Вы находитесь на странице: 1из 2

On the first diagram, it is a live sound setting.

It has 4 sound sources which are vocal,

guitar, keyboard and bass guitar. For vocals, I used a XLR cable because microphone
uses XLR outputs/inputs. The XLR cable is connected directly to the mixers XLR
output. The XLR will carries the analog signal that is balanced to the mixer so that no
interference or buzz sound would occur. The next sound source would be the guitar.
The guitar is first connected to the guitar amplifier by a TS cable that carries a mono,
analog and unbalanced signal. Because it has a unbalanced signal and to clear the
unwanted buzz sound, the guitar amp is pre-mic so that the buzz sound is cut off and
sent directly to the mixer by a microphone that is capturing the sound. The next sound
source is the keyboard. The keyboard is connected to the keyboard amplifier through
a TRS to 2 x TS ( Y cable). They keyboard has two mono signal which is L and R so
the TRS to 2x TS y cable would be able to send all the signal to the keyboard
Amplifier. The keyboard Amplifier is also pre-mic so that the unwanted buzz sound is
cut off too. For the 1/8 to 2 TS (y cable), is connected from the mixer to the
headphones. A 1/8 is a headphone jack and it sends digital signal to the headphones.
The TRS cable is connected from the mixer to the monitor speaker. The TRS cable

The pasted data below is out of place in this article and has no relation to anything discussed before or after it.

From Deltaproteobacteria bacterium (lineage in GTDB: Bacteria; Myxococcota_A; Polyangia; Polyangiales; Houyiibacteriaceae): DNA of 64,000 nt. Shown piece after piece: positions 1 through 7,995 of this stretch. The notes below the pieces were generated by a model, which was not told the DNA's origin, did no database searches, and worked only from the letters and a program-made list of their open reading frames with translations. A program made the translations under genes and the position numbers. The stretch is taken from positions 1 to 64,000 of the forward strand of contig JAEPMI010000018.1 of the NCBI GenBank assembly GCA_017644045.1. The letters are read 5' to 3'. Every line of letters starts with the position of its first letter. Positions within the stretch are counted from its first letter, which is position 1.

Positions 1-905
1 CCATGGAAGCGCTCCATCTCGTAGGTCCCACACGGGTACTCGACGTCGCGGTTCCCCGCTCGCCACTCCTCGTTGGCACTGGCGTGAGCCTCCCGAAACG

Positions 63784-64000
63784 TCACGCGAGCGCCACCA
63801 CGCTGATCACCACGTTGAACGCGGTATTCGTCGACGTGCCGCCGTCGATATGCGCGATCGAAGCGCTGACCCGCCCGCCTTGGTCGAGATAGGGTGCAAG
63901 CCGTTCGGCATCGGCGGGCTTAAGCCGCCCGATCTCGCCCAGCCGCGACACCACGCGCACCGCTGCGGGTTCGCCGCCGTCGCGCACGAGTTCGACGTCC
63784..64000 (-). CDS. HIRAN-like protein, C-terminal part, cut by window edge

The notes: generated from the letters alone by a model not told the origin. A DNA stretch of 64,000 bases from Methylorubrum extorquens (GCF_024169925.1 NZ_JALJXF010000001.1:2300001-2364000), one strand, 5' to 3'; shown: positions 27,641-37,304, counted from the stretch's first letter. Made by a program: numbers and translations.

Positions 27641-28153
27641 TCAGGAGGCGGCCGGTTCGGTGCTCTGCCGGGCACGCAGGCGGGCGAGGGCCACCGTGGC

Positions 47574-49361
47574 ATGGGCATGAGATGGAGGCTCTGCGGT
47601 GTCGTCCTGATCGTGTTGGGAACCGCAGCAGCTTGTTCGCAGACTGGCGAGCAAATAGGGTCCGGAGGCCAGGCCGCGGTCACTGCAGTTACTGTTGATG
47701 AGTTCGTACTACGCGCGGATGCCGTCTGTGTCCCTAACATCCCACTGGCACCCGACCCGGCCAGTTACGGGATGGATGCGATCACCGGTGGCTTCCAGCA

carries a digital and stereo signal to the Monitor speaker which produces stereo
sounds. The next wire which can be seen in the second scenario is a Fire wire which
is Studio recording Sessions. The fire wire is connecting the MIDI keyboard to the
computer. It sends digital signal to the computer as the computer can only receive
digital signal. The computer would be able to receive the performance data from the
MIDI keyboard. A pre-amp is connected to the interface by an Optical Cable. An
optical cable sends data by reflecting light so that much digital data or multiple tracks
could be send at the same time and at a faster rate. The interface has an adat port
which then converts all those light signal information into digital binary code so that
the computer could read all the information.

1. Graham Cochrane, November 13 2010, Functions of Adapt Cable. Retrieved
from http://www.youtube.com/watch?v=tThSoMHMl2k at 18 of august 2014
2. Al Keltz N.D, Balanced vs Unbalanced cables, Retrieved from
at 18 of august 2014
3. Tyson, Jeff, and Julia Layton. "How FireWire Works" 28 September 2000.
HowStuffWorks.com. Retrieved from
<http://computer.howstuffworks.com/firewire.htm> at 19 August 2014.